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Congressman pushes for two year ban on internet regulation


House Oversight And Government Reform Committee Chairman Darrell Issa questions members of the Nuclear Regulatory Commission during a hearing December 14, 2011 in Washington, DC. In October the four commissioners sent a letter White House Chief of Staff William Daley expressing 'grave concerns' that NRC Chairman Gregory Jaczko's deficiencies as a leader could compromise nuclear safety.


Chip Somodevilla

Following several failed attempts by the US Congress to govern the internet, one representative is looking to ban all attempts at internet regulation for a period of two years.

Rep. Darrell Issa, a California Republican, authored and released the Internet American Moratorium Act 2012 on Monday to a crowdsourcing platform known as Project Madison. Project Madison’s platform attempts to incorporate citizens into the law making process and enables them to amend portions of the draft language. 

“It is resolved in the House of Representatives and Senate that they shall not pass any new legislation for a period of 2 years from the date of enactment of this Act that would require individuals or corporations engaged in activities on the Internet to meet additional requirements or activities. After 90 days of passage of this Act no Department or Agency of the United States shall publish new rules or regulations, or finalize or otherwise enforce or give lawful effect to draft rules or regulations affecting the Internet until a period of at least 2 years from the enactment of this legislation has elapsed,” reads the bill.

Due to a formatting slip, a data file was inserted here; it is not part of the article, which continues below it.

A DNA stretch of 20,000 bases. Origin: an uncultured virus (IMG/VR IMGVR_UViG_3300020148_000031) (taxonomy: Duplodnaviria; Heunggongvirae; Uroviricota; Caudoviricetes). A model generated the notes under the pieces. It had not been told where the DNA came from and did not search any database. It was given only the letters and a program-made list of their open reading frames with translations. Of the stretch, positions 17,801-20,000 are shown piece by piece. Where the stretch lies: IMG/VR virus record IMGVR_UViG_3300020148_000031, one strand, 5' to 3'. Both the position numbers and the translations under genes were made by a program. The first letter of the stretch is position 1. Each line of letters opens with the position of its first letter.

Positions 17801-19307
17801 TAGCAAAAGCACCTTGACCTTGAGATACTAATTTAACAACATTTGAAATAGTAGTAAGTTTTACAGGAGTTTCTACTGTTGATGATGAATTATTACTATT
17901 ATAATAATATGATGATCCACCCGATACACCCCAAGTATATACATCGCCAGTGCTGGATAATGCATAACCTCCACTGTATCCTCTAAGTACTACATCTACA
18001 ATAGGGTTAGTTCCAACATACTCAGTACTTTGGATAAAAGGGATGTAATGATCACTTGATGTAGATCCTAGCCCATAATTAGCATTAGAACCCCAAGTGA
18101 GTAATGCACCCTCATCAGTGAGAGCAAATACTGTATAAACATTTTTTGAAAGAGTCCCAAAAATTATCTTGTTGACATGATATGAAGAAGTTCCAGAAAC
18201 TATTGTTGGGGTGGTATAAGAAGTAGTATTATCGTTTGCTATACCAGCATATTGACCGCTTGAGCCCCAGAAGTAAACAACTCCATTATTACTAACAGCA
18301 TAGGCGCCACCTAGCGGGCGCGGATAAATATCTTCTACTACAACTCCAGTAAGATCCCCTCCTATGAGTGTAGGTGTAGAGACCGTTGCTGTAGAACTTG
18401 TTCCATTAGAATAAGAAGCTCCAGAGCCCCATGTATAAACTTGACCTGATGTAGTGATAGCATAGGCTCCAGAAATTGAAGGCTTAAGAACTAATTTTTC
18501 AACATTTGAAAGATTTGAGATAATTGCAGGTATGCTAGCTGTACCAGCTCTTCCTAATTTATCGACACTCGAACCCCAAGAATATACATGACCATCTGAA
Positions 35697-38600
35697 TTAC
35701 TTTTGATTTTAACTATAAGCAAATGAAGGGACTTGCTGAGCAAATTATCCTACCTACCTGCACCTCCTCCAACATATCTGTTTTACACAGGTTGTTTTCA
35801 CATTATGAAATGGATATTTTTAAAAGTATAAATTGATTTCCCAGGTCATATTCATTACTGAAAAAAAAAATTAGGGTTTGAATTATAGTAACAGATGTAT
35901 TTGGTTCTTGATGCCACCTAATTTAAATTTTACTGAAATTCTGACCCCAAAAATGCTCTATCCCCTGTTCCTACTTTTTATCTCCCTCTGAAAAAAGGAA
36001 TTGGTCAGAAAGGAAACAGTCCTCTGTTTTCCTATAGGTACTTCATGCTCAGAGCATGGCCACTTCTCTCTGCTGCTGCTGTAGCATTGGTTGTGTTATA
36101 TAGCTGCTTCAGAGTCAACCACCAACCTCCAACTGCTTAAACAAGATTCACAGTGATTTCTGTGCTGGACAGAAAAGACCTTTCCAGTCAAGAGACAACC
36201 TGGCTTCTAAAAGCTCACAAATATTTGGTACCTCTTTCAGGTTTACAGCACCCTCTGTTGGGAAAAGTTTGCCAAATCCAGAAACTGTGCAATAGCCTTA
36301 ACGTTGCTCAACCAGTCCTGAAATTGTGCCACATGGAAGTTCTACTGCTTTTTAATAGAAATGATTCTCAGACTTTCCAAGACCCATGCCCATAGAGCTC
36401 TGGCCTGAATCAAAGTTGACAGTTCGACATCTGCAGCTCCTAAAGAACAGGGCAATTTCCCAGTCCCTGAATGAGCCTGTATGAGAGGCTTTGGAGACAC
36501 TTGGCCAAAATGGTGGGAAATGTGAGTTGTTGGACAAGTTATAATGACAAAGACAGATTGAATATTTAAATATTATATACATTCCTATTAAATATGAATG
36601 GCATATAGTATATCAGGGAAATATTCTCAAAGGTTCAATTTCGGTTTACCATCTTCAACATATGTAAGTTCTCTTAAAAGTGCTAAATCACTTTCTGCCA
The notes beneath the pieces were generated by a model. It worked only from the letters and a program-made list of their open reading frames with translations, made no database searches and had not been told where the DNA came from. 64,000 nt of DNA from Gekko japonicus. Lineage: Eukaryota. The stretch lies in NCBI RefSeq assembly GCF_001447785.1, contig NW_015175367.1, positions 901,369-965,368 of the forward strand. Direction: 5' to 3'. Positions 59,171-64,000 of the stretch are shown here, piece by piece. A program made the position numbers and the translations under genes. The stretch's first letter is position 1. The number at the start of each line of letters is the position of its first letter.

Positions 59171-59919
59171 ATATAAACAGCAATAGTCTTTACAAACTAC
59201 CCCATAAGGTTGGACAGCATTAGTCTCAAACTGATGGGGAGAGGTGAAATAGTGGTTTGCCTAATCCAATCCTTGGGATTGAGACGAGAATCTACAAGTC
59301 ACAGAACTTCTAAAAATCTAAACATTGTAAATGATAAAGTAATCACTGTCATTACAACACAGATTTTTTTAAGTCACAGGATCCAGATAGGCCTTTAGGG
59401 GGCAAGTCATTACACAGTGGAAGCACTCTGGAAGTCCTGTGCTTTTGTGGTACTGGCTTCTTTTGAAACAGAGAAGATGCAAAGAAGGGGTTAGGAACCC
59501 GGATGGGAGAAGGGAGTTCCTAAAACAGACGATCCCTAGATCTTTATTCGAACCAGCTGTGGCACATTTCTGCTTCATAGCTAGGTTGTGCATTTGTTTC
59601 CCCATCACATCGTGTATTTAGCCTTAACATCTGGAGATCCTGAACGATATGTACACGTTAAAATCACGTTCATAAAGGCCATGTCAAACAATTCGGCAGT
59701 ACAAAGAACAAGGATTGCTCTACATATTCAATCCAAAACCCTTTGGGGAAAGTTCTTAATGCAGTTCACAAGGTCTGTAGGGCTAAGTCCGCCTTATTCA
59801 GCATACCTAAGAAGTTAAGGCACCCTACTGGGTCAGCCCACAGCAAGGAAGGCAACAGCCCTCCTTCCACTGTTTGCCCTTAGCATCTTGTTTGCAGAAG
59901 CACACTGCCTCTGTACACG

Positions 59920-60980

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Issa held a Reddit Ask Me Anything (AMA) session shortly after the release of his bill in an attempt to bring the internet to his side. 

“Often, government can exercise power without rulemaking. This draft plan gives people the power and time to pushback on that informal and rather unaccountable use of government power,” Issa said in his AMA. 

While Issa did stand in opposition to SOPA and PIPA late last year, he was a co-sponsor of the Cyber Intelligence Sharing and Protection Act (CISPA). While SOPA focused on enabling copyright holders and the US judiciary to fight what was deemed to be online piracy, CISPA centered on an information exchange between private companies and the US government to combat cyber security threats. 

Like SOPA and PIPA, CISPA faced a good deal of opposition from internet freedom activists and general online denizens. Given his support for CISPA, wary Redditors were quick to condemn Issa’s efforts as just another political PR stunt. 

“This just seems to me to be more cheap political theater, along the lines of Grover Norquists 'We will never ever ever raise taxes for any reason' pledge. Which, by the way, seems to be dissolving now that the political winds have shifted,” said one Redditor.

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